but only if you are using 'flaming' as a cuss word. What a day!
I make no apologies for the lack of pictures, it really wasn't a photogenic day at all. It's been heaving it down with rain and blowing a gale most of the day.
Last night I came down with an unexplained bout of nausea - actually I think it might have been the vitamin c overdose I'd self-administered in respect of my sore throat - and sent the others off to evening church while I suffered. We'd had Jonathan Brain in the morning and he's all the preaching anyone needs for one day. Anyway, before I took to my bed, I gave myself a stern talking to about the state of the business, which is dire.
The market garden space is getting away from us completely and is about to be clothed in weeds AGAIN, and I am just dithering and dathering and getting nowhere fast. So I sat myself down with good old Charles Dowding and I just reminded myself that late as it is, it is not too late for an awful lot of crops, and now the worst of the distractions are over - apart from the girls' exams which prowl around us like a roaring lion - I can just get stuck in and make things happen.
All I can do about the money problems is work my little backside off and keep an iron grip on the budget, which for once in my sweet life I so am. Every penny is being counted in and out. I am thinking up side hustles as we speak. Then there's my day job - not a lot I can do about that, and in any case, it's for a very good cause, and I do actually quite enjoy it. One day, I hope I'll be able to leave it behind, but it's not going to happen unless I make the farm work.
So feeling pretty much better this morning, I dropped the girls at school (one GCSE History exam, one set of revision lessons) and then came home and rolled my sleeves up. The market garden is a field of weeds once again, so the only way to plant it will be through sheet mulch, and for that I need plants, a lot of them.
Last night when doodling through Dowding, I'd made a comprehensive list of everything for which it is NOT TOO LATE, and the first job was to sort my seeds. A huge wooden box in the greenhouse holds my seeds, and they were running riot in there. Allowing myself twenty minutes, I got rid of the rubbish, stored away seeds that are now for 'next year', created a box of 'late summer/autumn' seeds, and was left with a huge tin of seeds which can still usefully be planted.
Next, a greenhouse clear out, as late planted brassicas need to grow on inside until after midsummer, to protect them from pests. Then, a bit of a workout with my pallet staging. Unfortunately, so many weeds have poked through, it is the Best Exotic Snail and Slug Hotel, so they all had to be ripped up, and membrane put down beneath the pallets so that newly planted seeds should go unmunched. Now the only membrane I currently possess is the really thin, flighty stuff. Remember I mentioned the force 8 gales? This was not a pretty sight. Or sound.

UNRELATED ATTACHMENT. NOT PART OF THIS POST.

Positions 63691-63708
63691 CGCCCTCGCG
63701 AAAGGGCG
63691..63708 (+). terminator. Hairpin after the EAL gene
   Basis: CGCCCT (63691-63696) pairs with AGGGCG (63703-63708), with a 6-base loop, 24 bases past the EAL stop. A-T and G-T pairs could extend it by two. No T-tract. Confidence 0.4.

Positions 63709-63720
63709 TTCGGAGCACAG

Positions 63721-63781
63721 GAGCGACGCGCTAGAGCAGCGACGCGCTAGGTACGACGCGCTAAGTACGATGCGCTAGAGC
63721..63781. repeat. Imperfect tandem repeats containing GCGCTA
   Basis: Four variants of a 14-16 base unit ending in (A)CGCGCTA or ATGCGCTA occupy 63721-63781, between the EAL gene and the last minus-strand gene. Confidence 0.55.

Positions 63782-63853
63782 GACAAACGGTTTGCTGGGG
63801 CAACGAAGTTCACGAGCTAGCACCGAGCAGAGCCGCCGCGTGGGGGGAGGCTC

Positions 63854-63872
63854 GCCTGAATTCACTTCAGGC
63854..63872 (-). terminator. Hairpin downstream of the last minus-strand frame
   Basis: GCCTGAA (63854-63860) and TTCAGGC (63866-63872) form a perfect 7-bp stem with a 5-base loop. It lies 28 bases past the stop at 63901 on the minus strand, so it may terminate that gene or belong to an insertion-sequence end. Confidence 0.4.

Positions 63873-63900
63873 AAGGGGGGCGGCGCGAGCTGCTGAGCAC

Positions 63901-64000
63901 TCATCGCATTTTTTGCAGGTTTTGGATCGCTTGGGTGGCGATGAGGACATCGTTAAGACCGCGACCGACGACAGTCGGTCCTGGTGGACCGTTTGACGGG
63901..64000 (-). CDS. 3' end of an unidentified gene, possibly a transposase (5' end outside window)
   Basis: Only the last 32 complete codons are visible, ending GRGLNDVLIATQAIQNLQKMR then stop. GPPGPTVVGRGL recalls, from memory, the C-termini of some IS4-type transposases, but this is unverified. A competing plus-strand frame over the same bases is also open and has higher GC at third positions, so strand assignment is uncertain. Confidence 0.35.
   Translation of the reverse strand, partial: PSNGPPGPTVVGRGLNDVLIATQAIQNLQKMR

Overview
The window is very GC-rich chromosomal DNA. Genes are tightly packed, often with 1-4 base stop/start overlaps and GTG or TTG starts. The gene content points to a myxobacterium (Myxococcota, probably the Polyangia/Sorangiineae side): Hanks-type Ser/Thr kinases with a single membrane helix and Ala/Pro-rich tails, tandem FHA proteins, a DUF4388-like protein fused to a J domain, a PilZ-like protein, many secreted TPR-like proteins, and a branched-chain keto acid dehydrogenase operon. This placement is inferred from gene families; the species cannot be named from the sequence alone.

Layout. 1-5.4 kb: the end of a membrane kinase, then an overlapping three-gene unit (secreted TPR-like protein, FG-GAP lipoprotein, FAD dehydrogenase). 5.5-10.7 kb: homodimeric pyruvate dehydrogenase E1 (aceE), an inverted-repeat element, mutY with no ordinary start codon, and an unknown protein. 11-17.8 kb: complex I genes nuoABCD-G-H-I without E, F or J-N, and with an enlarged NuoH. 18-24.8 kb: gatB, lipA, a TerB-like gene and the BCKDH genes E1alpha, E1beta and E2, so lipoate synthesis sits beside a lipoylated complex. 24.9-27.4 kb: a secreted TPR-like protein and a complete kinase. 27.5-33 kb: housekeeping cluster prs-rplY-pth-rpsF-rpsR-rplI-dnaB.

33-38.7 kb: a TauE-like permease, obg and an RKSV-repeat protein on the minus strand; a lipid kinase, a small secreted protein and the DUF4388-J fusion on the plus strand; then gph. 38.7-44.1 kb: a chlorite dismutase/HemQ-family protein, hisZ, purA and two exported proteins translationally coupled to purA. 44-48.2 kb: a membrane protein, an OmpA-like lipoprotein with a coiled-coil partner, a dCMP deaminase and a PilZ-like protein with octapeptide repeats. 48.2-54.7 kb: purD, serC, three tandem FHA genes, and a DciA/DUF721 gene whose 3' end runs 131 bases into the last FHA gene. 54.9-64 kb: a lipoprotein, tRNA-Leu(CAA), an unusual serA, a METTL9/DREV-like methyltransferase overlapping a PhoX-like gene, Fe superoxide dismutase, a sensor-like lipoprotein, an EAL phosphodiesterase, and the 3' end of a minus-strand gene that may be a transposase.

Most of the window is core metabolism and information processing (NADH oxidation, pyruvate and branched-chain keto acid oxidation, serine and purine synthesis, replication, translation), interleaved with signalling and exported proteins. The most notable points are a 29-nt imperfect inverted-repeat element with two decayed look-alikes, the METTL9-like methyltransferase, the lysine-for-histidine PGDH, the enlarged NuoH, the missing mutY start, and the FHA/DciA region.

I planted several trays of seeds, mainly squashes today - pumpkins and winter squash - before it was time to fetch the girls from school. At this point, we 'did Lidls'. I have been going on Monday morning after the drop off, but I'd become aware that I was not treating my farm work day with the respect I'd treat an office day. I don't drop the girls at school, go into the office, and then say, "Oh, you know what? I'll just nip out and do a week's shopping. That'll be OK, won't it?"
Obviously. So we did the shopping after school. Possibly due to having two helpers, I was £10 over budget, so they will suffer for this next week by eating endless pasta bakes and things with baked beans. I did use a little of my capital budget for four pizza pans with a clever rack that means they all cook together. This boat sails on pizza. I make tonnes of the stuff. And they come out about a pound each and so much nicer than bought. I was down to one functional pan, so I reckon £6.99 was a steal for four and the gadget.
Then it was field chores and my beloved in his wisdom decided that despite or maybe because of the lashing rain and howling wind, the sheep needed moving. So leaving H to tend to the ponies (who were stood in their shelter going 'yeh, right? out there? Er. No. ') I trawled around up to my neck in long grass and electric netting to move the woollies.
Not content with this excitement, I was just cleaning out the Fresh Start ladies when a hen landed on my arm like a falcon. Well, more like a hen, but you know what I mean. She was obviously asking for help, and upon examination I thought at first that she was egg bound. We brought her home and plonked her in a warm epsom salts bath, and to be honest it looks more like prolapse, I don't think the prognosis is good. However, we've vaselined and popped it all back in, and she's gone to sleep, so we'll see how things are in the morning.
Oh then I made supper. Then we ate a very hastily concocted chilli (the gammon and chips will have to wait til another night) and then bumbled through one of Isaiah's poetic prophecies, and the third chapter of Revelation that talks about the Laodecian Church, and talked about how many churches these days are luke warm, or indeed dead, like the church at Sardis.
By this time everyone was fading fast, and the military operation that is fetching and carrying on an exam day with (or without) girls helping at Tuesday Club and the additional twist of a Church Meeting tomorrow, was actually tackled without the aid of a spreadsheet.
After a budget wrangling session, I was in the bath for a while, and then came to write this lot out. And now it is well past midnight, and tomorrow it all begins again. The wind is still raging outside my window. I should have been asleep hours ago.
I rather like the occasional day in the life type post. Maybe you could write yours? Comment below if you do, and I'll pop over and compare notes!
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